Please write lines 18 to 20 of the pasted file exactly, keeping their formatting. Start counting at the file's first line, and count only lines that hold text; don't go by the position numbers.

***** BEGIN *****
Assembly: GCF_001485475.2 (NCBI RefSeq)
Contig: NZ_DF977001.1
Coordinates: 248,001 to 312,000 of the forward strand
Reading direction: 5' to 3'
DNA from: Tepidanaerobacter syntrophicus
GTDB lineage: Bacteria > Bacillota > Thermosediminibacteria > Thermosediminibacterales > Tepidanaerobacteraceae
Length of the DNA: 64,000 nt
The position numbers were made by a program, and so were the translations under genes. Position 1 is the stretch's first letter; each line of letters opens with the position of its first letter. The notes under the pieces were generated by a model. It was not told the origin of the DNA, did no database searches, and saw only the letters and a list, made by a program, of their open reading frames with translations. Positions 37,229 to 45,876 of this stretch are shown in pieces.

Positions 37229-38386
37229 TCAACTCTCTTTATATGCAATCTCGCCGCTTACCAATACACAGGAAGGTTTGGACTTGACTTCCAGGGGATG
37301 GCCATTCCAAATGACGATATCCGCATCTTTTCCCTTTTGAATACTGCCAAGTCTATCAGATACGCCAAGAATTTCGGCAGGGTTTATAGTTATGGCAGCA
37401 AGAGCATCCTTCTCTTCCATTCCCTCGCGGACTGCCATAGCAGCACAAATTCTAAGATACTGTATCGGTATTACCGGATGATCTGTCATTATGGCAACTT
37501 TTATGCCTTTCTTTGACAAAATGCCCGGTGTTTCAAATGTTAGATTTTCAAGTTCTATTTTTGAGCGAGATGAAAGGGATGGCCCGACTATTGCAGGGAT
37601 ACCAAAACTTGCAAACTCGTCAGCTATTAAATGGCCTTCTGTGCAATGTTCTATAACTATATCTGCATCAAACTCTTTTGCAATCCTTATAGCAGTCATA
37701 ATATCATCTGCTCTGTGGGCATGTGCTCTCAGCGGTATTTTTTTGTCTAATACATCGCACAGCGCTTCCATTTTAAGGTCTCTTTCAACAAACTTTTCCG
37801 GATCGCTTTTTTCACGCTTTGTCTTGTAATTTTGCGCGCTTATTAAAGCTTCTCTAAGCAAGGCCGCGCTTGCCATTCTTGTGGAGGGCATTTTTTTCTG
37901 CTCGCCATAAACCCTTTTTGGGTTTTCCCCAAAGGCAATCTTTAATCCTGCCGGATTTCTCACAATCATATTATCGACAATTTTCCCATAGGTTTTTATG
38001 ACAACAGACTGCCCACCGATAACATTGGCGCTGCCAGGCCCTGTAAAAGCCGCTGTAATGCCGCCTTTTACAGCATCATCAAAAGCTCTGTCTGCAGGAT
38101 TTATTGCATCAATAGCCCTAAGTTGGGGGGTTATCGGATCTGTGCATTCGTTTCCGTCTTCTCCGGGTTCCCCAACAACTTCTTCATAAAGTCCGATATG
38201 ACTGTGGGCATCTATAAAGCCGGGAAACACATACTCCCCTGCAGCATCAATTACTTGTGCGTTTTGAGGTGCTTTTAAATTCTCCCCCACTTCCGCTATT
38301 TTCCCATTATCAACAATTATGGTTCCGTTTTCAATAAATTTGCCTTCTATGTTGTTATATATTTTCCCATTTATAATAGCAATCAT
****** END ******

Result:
38001 ACAACAGACTGCCCACCGATAACATTGGCGCTGCCAGGCCCTGTAAAAGCCGCTGTAATGCCGCCTTTTACAGCATCATCAAAAGCTCTGTCTGCAGGAT
38101 TTATTGCATCAATAGCCCTAAGTTGGGGGGTTATCGGATCTGTGCATTCGTTTCCGTCTTCTCCGGGTTCCCCAACAACTTCTTCATAAAGTCCGATATG
38201 ACTGTGGGCATCTATAAAGCCGGGAAACACATACTCCCCTGCAGCATCAATTACTTGTGCGTTTTGAGGTGCTTTTAAATTCTCCCCCACTTCCGCTATT